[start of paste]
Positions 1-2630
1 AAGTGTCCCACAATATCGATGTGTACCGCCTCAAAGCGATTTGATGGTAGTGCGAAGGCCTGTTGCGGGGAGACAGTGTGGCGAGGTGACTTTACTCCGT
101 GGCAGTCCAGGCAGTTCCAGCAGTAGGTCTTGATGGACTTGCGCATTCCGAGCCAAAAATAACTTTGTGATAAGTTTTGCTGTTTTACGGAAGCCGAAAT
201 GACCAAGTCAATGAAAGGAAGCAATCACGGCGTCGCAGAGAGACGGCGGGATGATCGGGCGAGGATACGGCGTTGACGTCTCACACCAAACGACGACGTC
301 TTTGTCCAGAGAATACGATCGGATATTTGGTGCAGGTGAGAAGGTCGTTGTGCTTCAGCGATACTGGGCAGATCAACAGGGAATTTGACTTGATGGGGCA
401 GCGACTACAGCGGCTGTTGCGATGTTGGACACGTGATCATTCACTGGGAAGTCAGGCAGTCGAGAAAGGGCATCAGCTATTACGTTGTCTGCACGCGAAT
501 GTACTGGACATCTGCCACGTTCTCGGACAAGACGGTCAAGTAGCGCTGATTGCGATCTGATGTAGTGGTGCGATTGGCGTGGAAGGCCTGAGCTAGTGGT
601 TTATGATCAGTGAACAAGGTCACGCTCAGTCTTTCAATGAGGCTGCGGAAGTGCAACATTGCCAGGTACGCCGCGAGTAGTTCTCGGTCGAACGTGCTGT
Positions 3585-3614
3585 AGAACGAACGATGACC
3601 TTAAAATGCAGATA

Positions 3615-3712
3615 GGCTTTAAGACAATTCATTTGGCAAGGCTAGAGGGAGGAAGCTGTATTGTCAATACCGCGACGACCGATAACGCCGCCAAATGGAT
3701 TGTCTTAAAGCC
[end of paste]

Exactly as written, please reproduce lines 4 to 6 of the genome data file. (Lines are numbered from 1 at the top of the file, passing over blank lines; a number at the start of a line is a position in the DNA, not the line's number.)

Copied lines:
201 GACCAAGTCAATGAAAGGAAGCAATCACGGCGTCGCAGAGAGACGGCGGGATGATCGGGCGAGGATACGGCGTTGACGTCTCACACCAAACGACGACGTC
301 TTTGTCCAGAGAATACGATCGGATATTTGGTGCAGGTGAGAAGGTCGTTGTGCTTCAGCGATACTGGGCAGATCAACAGGGAATTTGACTTGATGGGGCA
401 GCGACTACAGCGGCTGTTGCGATGTTGGACACGTGATCATTCACTGGGAAGTCAGGCAGTCGAGAAAGGGCATCAGCTATTACGTTGTCTGCACGCGAAT